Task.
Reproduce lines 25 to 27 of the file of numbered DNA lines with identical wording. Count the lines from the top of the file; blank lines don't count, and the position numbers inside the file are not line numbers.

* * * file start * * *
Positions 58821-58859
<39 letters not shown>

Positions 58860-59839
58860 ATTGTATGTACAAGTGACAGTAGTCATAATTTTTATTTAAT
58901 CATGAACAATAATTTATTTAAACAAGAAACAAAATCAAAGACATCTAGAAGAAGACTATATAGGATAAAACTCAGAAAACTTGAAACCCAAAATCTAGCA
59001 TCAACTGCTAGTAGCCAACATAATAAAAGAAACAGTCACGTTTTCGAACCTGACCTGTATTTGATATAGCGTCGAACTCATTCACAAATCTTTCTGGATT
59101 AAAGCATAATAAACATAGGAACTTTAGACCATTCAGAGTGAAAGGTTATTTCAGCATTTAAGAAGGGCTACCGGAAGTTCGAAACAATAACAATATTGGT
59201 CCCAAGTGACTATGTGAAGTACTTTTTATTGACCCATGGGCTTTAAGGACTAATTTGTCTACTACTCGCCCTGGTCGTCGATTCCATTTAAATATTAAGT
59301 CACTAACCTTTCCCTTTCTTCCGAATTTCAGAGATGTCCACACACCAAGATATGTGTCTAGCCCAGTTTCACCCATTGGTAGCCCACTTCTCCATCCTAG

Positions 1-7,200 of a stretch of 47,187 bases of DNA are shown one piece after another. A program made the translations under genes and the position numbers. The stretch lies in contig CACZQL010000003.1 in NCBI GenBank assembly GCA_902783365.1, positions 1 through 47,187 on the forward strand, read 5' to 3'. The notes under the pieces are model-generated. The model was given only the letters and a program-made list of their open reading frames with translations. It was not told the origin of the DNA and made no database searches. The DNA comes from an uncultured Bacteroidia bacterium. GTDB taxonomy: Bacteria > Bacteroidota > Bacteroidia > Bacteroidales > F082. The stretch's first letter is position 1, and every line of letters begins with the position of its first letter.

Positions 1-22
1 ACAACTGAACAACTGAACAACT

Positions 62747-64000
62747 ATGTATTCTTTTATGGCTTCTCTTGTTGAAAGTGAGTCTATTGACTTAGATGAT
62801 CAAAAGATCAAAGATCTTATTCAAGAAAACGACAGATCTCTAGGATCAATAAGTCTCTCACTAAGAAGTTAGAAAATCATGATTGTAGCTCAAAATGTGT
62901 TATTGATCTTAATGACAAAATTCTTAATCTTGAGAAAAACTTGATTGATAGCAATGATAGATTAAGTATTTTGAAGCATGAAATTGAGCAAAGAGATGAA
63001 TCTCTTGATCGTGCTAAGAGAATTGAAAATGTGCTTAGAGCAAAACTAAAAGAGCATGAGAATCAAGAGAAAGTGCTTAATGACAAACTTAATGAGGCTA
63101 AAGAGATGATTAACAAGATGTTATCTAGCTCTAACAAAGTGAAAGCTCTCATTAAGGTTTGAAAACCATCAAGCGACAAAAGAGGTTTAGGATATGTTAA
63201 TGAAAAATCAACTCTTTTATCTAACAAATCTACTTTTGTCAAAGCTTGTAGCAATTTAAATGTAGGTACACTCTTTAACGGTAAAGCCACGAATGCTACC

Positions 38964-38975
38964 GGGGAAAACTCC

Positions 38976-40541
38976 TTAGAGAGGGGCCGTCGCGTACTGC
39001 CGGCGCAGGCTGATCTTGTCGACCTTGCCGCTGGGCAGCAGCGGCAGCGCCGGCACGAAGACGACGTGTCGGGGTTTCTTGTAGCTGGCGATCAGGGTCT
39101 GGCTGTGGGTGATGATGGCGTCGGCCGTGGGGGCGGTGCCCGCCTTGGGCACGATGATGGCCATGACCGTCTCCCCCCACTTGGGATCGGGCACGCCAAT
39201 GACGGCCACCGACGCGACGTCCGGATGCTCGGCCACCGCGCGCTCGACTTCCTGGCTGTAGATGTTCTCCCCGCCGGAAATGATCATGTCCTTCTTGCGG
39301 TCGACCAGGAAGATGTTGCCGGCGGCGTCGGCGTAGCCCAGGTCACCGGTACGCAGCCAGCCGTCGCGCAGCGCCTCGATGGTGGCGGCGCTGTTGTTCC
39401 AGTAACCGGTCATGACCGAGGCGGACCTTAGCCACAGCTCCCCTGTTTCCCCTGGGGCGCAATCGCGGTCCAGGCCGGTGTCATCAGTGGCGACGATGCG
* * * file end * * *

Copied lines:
39101 GGCTGTGGGTGATGATGGCGTCGGCCGTGGGGGCGGTGCCCGCCTTGGGCACGATGATGGCCATGACCGTCTCCCCCCACTTGGGATCGGGCACGCCAAT
39201 GACGGCCACCGACGCGACGTCCGGATGCTCGGCCACCGCGCGCTCGACTTCCTGGCTGTAGATGTTCTCCCCGCCGGAAATGATCATGTCCTTCTTGCGG
39301 TCGACCAGGAAGATGTTGCCGGCGGCGTCGGCGTAGCCCAGGTCACCGGTACGCAGCCAGCCGTCGCGCAGCGCCTCGATGGTGGCGGCGCTGTTGTTCC